Service would double at three more Red Line stations
Metro General Manager Paul Wiedefeld is proposing to increase rail service, expand the rush hour promise, and reduce weekend rail fares to a flat rate of $2, although he says regional support will be required.
The proposed Fiscal Year 2020 budget would both increase service and leave fare rates unchanged during the week. But it would lower the rail fare rates on weekends, when Metro frequently schedules track work.
“The past year has been about demonstrating to customers that we are getting Metro ‘back to good,’” Wiedefeld said. “Now, we have to get better than good, as we work to attract and retain customers. While there are a number of improvements such as pass discounts and automatic train operations that we can do within the new cap on subsidy growth, the service improvements I am including in this budget will need the region’s support and the Board’s approval.”
Under Wiedefeld’s proposed budget, trains would operate at rush-hour frequencies throughout the system an additional half-hour in the morning and an additional 90 minutes in the evening, or through 10 a.m. and through 8:30 p.m. If the Board approves these service changes, riders would continue to pay the off-peak fare for those additional hours, despite increasing service, according to a Metro news release.
Another proposal is to have all trains be eight-car trains, which would reduce crowding on platforms during rush hour and simplify railyard and railcar maintenance operations, which involves adding and removing railcars from trains. Under Wiedefeld’s proposed budget, weekend rail fares would change to a flat $2 rate per trip – a decrease for many riders – except for the shortest-distance trips.
“Thanks to regional leadership that created a dedicated source of funding for safety and reliability capital investments, the Board can now turn to the question of what additional Metro service the region can afford to operate,” Board Chairman D.C. Council member Jack Evans (Ward 2) said. “There is no question that we need to improve service levels to rebuild ridership, and we need to consider how to do it without raising fares, which has the effect of discouraging people from riding.”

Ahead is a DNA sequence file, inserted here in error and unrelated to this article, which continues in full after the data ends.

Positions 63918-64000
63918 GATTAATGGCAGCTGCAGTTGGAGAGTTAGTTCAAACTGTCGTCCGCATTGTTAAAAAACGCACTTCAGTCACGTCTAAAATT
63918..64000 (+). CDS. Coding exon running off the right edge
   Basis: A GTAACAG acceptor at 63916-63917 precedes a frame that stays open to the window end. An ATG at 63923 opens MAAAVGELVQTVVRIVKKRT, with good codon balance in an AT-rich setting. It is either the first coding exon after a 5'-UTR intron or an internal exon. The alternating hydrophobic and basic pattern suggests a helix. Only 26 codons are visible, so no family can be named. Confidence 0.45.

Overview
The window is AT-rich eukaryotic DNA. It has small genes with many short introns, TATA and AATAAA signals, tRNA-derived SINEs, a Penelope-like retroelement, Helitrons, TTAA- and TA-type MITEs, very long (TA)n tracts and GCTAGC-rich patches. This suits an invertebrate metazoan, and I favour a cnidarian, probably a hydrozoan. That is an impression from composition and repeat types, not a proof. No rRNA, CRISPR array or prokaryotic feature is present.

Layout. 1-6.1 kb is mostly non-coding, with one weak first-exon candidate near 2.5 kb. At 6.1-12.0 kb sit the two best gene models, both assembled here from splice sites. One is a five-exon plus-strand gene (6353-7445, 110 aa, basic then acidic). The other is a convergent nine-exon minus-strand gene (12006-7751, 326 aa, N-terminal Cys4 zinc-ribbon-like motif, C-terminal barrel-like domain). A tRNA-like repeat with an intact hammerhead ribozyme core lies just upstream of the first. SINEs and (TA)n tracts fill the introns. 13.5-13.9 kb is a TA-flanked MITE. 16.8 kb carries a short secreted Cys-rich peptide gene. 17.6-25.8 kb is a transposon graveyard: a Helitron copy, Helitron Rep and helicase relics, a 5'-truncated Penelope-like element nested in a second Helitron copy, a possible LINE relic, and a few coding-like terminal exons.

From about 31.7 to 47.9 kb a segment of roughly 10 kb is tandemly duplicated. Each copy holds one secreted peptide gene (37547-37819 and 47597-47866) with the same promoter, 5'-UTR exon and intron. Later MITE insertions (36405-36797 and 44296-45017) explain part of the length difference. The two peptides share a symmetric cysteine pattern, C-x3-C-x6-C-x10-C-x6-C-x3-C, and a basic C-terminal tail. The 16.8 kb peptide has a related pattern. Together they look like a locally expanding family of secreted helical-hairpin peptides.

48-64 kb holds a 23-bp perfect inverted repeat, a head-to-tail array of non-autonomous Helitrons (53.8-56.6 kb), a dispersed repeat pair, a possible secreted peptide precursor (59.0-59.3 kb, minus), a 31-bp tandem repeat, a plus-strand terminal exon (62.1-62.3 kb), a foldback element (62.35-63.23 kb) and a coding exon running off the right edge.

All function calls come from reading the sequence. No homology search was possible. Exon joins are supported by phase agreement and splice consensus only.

Currently, weekday riders who registered their SmarTrip cards online can be reimbursed the cost of a fare if their rush hour, or peak period, trip takes at least 15 minutes longer than scheduled – a relatively new arrangement that Metro management calls the “rush hour promise.” Wiedefeld proposed to extend rush hour promise to trips that are 10 minutes late, for FY ‘20.
Although the Board approved ending the Grosvenor turn-backs, or having every few rush-hour, Red Line trains turn back at Grosvenor-Strathmore Station, Wiedefeld is proposing to take that service increase a step further. His proposed budget would include funding an end to the turn-backs on the opposite end of the Red Line, at Silver Spring Station rather than at Glenmont Station.
The proposed move would double the service at Glenmont, Wheaton and Forest Glen stations. Ending the Grosvenor turn-back is included in the Fiscal Year 2019 budget, scheduled to begin Dec. 17.
Running all trains from Shady Grove to Glenmont would increase service to a total of seven stations compared to current service levels.
The proposed budget also includes extending the Yellow Line Service to Greenbelt Station. Right now, the trains turn back at Mt. Vernon Square Station during rush hour and at Fort Totten Station at all other times. The proposal would double service during rush hours and reduce crowding at nine stations north of Mt. Vernon Square. During off-peak times, four stations north of Fort Totten would see a service increase.